tinyclos can be run in any Debian or Ubu but much of the web tutorials you can google are not working. BIG FAIL !


Developed at Xerox Parc by Gregor Kiczales.

Tiny CLOS, like its bigger CLOS brother has a meta-object-protocol.

The original code is available here: ftp://ftp.parc.xerox.com/pub/mops/tiny/ (mirror: https://github.com/kstephens/tinyclos )

From ftp://ftp.parc.xerox.com/pub/mops/tiny/tiny-announce.text

This message will be of interest to: (i) People who are interested in metaobject protocols, particularly metaobject protocols for Lisp-based object-oriented languages; and (ii) people who are interested in Lisp- based object-oriented languages like CLOS and Dylan. In this message, we announce the public availability of the Scheme implementation of a `kernelized' CLOS, with a metaobject protocol. (If you are interested only in OO languages, and not metaobject protocols, you can skip the third, fourth and fifth paragraphs of this message.)

One stumbling block for people interested in playing with the metaobject protocol (MOP) ideas has been the relative complexity of working in Common Lisp. This has been a particular obstacle for undergraduates and others who normally work in Scheme (or a very reduced Common Lisp). To try and address this, we have designed and implemented a Scheme embedding of a core subset of CLOS, with a corresponding core MOP.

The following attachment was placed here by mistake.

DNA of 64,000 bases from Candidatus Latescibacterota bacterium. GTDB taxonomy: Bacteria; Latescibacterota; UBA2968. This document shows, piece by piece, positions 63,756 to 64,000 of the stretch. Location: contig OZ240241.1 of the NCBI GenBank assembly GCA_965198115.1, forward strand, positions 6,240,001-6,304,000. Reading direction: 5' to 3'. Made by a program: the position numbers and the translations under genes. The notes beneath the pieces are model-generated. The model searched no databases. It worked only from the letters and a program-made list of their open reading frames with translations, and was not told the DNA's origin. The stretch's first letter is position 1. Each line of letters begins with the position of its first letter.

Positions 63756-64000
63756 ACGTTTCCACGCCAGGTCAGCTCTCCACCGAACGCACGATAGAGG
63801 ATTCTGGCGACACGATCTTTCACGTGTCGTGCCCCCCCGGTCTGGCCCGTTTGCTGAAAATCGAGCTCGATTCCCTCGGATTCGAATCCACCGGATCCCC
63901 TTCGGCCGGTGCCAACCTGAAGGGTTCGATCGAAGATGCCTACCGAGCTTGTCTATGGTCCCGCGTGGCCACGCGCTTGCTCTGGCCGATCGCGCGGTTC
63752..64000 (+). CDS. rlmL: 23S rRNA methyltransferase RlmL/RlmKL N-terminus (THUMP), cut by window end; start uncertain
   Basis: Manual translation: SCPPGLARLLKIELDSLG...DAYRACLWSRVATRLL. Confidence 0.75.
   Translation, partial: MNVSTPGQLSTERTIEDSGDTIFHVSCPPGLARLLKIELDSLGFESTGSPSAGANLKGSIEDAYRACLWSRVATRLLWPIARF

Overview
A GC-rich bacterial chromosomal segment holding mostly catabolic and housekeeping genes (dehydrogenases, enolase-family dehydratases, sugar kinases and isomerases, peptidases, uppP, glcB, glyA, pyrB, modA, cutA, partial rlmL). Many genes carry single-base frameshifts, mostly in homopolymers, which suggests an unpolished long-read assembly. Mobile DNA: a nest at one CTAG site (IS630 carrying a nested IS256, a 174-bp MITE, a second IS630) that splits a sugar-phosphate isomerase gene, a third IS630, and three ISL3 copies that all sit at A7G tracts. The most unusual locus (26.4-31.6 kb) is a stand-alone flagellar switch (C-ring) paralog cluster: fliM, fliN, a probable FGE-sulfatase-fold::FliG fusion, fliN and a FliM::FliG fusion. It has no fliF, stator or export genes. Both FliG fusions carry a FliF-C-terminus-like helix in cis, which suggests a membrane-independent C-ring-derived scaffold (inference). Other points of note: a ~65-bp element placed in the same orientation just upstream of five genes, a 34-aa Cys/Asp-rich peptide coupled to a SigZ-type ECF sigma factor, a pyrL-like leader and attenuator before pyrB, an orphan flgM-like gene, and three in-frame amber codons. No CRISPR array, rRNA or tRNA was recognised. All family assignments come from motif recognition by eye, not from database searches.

Since our primary goal is pedagogical in nature, we have been able to produce an extremely lean language, MOP and implementation. The implementation is even simpler than the simple CLOS found in `The Art of the Metaobject Protocol,' weighing in at around 850 lines of code, including (some) comments and documentation.

By making the new language and MOP be the core of CLOS and the CLOS MOP, rather than some completely new language, our goal was to make possible for people to work with existing written materials -- primarily `The Art of the Metaobject Protocol' (AMOP) -- when playing with this system. (It should also be possible for people working with Tiny CLOS to get value from reading papers about others MOPs, such as ABLC/R, 3KRS and others.) A side benefit of this approach is that Tiny CLOS is close to a core of Dylan, so people interested in that language may find value in playing with Tiny CLOS as well.)

The MOP in Tiny CLOS is very simple -- 8 introspective procedures and 9 intercessory generics -- but it retains much of the power of both of the MOPs found in AMOP. Even though the Tiny CLOS implementation itself isn't optimized, this MOP is amenable to optimization, using techniques like those mentioned in AMOP. In fact, the slot access protocol used in this MOP is such that it should be possible to get better performance than is possible with the CLOS MOP.